Bookmark   August 7, 2012 at 2:04PM
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I think you are talking about the cornice roof returns, which are a feature of Greek Revival architecture and very common to 19th century New England houses.

    Bookmark   August 7, 2012 at 6:19PM
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I don't think I'm talking about the roof returns, which are without a doubt very common on houses in this area.

What I'm talking about are the projecting window crowns, or entablatures, or window hoods, or window caps, or whatever the term is, over the 1st and 2nd floor full-size windows.

I am intrigued by them because this home is the ONLY home I've seen within a good distance (miles) that has such ornate trim work, and the fact that it is a duplex home, and *not* a single family home makes it even more intriguing to me.

Perhaps, as jlc has mentioned, they were added after the home was built...

I will add that the front door hardware was bronze with an ornate design on the face of the knob as well as the plate that the knob shaft passed through. The front doors also had cast iron "LETTERS" slots just below the one-piece window in the front doors.

At the top of the stairs on one unit (which now has forced air), there's a large ornate cast-iron heat register (1.5' x 1') that appeared to be original. It's now used as a return for the forced air, but the only other ducted register upstairs was in the bath, which was added when the room was remodeled. There were similar moveable metal vents in the hallway and bedroom floors upstairs which allowed warm air from the downstairs rooms up to the bedrooms. The downstairs ceilings were redone at some point, and the vent holes were sealed to allow for some degree of privacy in the bedrooms. The wood patches in the floorboards are evident though in the bedroom floors.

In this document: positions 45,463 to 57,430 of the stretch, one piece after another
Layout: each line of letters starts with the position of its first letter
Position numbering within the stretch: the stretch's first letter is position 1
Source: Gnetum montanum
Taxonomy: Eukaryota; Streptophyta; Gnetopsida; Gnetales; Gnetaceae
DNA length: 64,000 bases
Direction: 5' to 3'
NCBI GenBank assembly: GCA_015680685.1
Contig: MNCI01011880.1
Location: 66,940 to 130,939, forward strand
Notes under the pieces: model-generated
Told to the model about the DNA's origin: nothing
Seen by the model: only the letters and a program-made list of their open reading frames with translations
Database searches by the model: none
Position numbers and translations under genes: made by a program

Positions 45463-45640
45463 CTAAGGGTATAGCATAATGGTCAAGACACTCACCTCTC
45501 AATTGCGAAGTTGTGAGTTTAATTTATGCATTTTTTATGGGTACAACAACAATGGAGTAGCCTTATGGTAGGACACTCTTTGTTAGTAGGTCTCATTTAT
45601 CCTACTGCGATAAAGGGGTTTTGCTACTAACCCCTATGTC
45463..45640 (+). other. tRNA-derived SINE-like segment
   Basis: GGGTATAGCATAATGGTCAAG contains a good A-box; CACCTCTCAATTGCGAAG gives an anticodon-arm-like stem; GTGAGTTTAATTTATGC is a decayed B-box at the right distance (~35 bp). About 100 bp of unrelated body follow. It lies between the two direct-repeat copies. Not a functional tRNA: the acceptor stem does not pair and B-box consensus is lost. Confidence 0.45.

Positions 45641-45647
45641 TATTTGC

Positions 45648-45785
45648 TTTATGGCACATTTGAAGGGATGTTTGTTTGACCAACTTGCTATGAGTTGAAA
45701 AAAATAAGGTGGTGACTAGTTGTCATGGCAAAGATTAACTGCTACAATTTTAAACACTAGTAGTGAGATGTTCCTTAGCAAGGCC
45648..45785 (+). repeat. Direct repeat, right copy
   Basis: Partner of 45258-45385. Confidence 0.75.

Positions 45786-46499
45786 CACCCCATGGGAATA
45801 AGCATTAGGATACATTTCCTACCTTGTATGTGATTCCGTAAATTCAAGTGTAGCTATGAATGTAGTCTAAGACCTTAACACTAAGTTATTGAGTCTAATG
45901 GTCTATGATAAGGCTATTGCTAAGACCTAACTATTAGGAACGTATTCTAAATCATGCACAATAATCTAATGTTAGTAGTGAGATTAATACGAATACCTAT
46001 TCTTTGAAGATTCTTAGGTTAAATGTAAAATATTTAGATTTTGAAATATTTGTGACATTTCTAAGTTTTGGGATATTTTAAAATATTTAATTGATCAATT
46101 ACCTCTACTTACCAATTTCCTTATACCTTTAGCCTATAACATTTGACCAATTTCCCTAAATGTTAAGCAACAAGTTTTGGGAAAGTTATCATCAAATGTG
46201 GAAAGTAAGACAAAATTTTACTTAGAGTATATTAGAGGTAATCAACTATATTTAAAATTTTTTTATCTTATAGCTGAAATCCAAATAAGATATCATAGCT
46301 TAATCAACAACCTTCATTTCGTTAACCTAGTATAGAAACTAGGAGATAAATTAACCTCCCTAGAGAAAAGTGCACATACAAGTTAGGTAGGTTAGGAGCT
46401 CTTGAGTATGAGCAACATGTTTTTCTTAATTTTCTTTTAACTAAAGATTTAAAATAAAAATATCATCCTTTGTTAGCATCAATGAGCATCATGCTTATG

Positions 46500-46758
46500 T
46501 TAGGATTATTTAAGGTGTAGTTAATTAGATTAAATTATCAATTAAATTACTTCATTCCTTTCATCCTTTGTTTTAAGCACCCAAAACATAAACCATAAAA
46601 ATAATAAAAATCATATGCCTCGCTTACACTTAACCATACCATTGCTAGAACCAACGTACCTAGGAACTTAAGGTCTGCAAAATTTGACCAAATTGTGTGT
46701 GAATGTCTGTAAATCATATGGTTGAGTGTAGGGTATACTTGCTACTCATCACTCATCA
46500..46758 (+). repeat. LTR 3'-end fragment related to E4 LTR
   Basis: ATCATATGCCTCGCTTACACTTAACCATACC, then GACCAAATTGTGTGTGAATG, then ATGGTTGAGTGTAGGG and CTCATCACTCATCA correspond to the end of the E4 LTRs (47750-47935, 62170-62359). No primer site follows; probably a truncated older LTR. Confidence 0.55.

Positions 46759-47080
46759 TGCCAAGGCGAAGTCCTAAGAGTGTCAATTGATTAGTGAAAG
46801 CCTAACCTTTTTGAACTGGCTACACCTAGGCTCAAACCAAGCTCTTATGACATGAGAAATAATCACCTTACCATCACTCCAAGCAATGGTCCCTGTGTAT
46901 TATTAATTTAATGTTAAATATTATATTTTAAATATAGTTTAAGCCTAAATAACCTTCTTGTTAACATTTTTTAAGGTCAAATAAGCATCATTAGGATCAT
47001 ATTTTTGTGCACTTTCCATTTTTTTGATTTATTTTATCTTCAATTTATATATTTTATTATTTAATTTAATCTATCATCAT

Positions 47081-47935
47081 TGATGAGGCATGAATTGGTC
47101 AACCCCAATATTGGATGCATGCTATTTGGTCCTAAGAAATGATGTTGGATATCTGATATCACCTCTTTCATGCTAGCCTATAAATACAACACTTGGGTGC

In the other unit, there's one-pipe steam heat. The supply steam pipes for the 2nd floor are exposed in the corners of the 1st floor rooms, which means steam was probably installed after the house was built. I'm not sure if there were vents there as well, but I could only assume there were.

There are no fireplaces in this house, only two separate single-flue chimneys which vent the furnace/boiler and water heaters.

One side had the bath redone in the 80s. The other side has bathroom that has a clawfoot tub. They appear to have possibly been small bedrooms before if the baths were not original.

Aren't the two-over-two window panes too big for an 18th century home? Or were the windows possibly not original, but replacements during the 19th or 20th century, when making glass panes that large was possible. Same question for the front doors, they have single panes of glass, probably about 24" x 30"...


    Bookmark   August 7, 2012 at 10:07PM
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Not following your question. It's not an 18th century home, period. It's a 19th century home.

    Bookmark   August 10, 2012 at 12:34AM